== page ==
September 7, 2009
Jerry Smartt, of Warsaw, holds a shoe he wore when racing in a series of meets against Russian competitors in 1958. Smartt, 77, continues to compete in races.
The library is part of the new addition to Crossroads College Preparatory School in St. Louis that is LEED (Leadership in Energy and Environmental Design) certified. It's the first K-12 school building in St. Louis to meet the requirements of the green building rating system.
Eighth-grader Adrian Romo, right, helps test the emergency shower in the Bio-Chem classroom that is part of the new addition to Crossroads College Preparatory School. It's the first K-12 school building in St. Louis to be LEED (Leadership in Energy and Environmental Design) certified.
Diane Hunt and her husband, David Hunt, second from left, sit with Robert Miller in front of a projection of the film David and Diane discovered in their house in south St. Joseph. The film, originally in 16-mm, plays like a silent film with title slides, and documents the Southwestern Bell Telephone Co. company picnic at Lake Contrary in 1927.
Joan Hay Stone, 68, and George Stewart, 78, enjoy the shade with Stone's golden retriever, Zena, at Stone's home in Waverly, Kan. The couple both attended Latimer School, a one-room school house east of Ottawa on Rock Creek Road. After not seeing each other for about 50 years and sharing nearly a combined 100 years of marriage with their late spouses, they plan to wed in November.
September 6, 2009
Columbia College senior Maria Omondi tips the ball over the net while her teammate Paula Ferreira watches during a match Friday against the Savannah College of Art and Design. Omondi, from Kenya, and Ferreira, from Brazil, are two of the players that make up a diverse Cougars team.
Cans of Bud Light spill out of a recycling bag in a parking lot near the Edward Jones Dome after the game against Illinois on Saturday. The cans with team colors have spurred debate as to whether or not they encourage underage drinking.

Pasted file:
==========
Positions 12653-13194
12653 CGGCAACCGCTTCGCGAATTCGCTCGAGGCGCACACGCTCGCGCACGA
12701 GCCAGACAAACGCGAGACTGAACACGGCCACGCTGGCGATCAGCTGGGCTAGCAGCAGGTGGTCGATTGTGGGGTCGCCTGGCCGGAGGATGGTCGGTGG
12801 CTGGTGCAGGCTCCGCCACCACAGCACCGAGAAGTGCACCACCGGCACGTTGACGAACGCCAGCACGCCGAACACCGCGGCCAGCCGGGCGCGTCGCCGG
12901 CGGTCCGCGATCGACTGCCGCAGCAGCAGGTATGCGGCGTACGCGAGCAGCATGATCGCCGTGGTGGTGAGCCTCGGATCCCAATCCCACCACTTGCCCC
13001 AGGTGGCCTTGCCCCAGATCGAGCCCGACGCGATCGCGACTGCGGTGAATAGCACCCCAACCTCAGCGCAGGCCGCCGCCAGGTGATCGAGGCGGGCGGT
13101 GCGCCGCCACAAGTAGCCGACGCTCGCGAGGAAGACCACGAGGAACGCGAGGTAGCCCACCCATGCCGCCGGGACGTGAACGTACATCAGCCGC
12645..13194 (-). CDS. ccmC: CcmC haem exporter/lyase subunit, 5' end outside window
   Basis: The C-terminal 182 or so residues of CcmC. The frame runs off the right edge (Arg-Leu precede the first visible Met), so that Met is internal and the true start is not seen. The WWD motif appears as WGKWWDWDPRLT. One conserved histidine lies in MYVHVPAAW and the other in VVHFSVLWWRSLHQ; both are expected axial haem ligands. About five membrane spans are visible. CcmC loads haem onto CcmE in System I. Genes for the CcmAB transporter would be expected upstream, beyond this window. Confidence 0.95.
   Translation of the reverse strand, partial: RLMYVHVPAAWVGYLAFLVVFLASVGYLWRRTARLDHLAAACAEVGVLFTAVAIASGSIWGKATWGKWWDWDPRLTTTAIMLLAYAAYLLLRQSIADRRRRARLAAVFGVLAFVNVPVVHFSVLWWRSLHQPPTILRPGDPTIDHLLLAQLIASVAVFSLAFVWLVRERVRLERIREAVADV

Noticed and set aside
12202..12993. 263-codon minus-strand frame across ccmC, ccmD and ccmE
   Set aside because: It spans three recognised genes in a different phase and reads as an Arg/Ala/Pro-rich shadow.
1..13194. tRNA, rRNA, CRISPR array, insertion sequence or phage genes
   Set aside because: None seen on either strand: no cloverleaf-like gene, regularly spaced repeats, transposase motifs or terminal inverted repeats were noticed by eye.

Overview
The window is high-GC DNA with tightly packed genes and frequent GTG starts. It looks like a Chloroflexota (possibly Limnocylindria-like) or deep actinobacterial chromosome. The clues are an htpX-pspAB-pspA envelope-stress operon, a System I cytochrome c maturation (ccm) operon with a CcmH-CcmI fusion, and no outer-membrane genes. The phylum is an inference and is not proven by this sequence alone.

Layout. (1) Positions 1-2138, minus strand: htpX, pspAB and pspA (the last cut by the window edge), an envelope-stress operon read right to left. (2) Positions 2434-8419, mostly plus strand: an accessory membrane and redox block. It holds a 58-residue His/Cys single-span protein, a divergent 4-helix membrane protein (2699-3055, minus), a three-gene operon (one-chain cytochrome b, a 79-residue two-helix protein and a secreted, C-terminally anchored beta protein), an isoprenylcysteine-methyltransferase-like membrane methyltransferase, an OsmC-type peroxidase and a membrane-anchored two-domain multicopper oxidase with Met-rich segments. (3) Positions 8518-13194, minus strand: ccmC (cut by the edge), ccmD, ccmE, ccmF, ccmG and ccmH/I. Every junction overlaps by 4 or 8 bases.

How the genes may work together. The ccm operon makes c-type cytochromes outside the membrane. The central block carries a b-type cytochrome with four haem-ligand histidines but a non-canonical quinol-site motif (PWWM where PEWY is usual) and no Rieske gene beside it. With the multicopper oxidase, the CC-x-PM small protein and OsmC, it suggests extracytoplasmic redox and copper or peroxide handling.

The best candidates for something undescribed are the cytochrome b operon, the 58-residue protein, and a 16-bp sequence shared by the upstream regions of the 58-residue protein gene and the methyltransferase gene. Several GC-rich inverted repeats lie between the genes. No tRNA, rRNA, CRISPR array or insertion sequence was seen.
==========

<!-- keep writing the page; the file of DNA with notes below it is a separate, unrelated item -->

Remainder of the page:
P.J. Hornbeck holds a copy of her new book. "'Chance and Charlie Go Flying' is about two poodles who actually flew with my husband and me," she says.
P.J. Hornbeck, right, her pilot husband, Gary, and their dog Chance, which was one of the dogs that inspired her new book, "Chance and Charlie Go Flying."
P.J. Hornbeck's newest book, "Chance and Charlie Go Flying," and her previous book, "Life's Rainbow," are displayed in her home. "'Chance and Charlie Go Flying' is about two poodles who actually flew with my husband and me," she says.
September 5, 2009
Missouri quarterback Blaine Gabbert evades being tackled by Illinois' defensive back Travon Bellamy during the first half of Saturday's game.
The Tigers celebrate on the field after beating the Illinois Fighting Illini 37-9.
Illinois defensive back Bo Flowers tackles Missouri tailback Derrick Washington during the second half of the Arch Rivalry game on Saturday in St. Louis.
Illinois quarterback Juice Williams is wrapped up by Missouri defensive lineman Aldon Smith.
Tigers wide receiver Wes Kemp, No. 8, narrowly misses catching a touchdown pass past Illinois' Tavon Wilson, No. 3, at the start of the second half of the Arch Rivalry game.
Dan Jarvis of Bridgeton cheers for the Tigers during the first quarter of Saturday's Arch Rivalry game against the Illinois Fighting Illini at the Edward Jones Dome.
Illinois quarterback Juice Williams is wrapped up by Missouri defensive lineman Aldon Smith on Saturday during the Arch Rivalry game in St. Louis.
Illinois defensive back Bo Flowers tackles Missouri tailback Derrick Washington on Saturday. Nearly 65,000 fans attended the Arch Rivalry game in St. Louis.
Missouri quarterback Blaine Gabbert runs toward the sideline to escape a tackle by Illinois defensive back Travon Bellamy on Saturday during the Arch Rivalry game.
Christopher Runyon, 19, stands outside of his residence in Glouster, Ohio. With more recruits than it can afford to keep, the Guard quietly implemented new recruiting requirements in March to slim down its forces. For starters, recruits must now get a higher score on the Armed Services Vocational Aptitude Battery exam. Runyon, who has failed the ASVAB three times, got a 45 on his most recent attempt. A few months ago, that would have been a passing grade.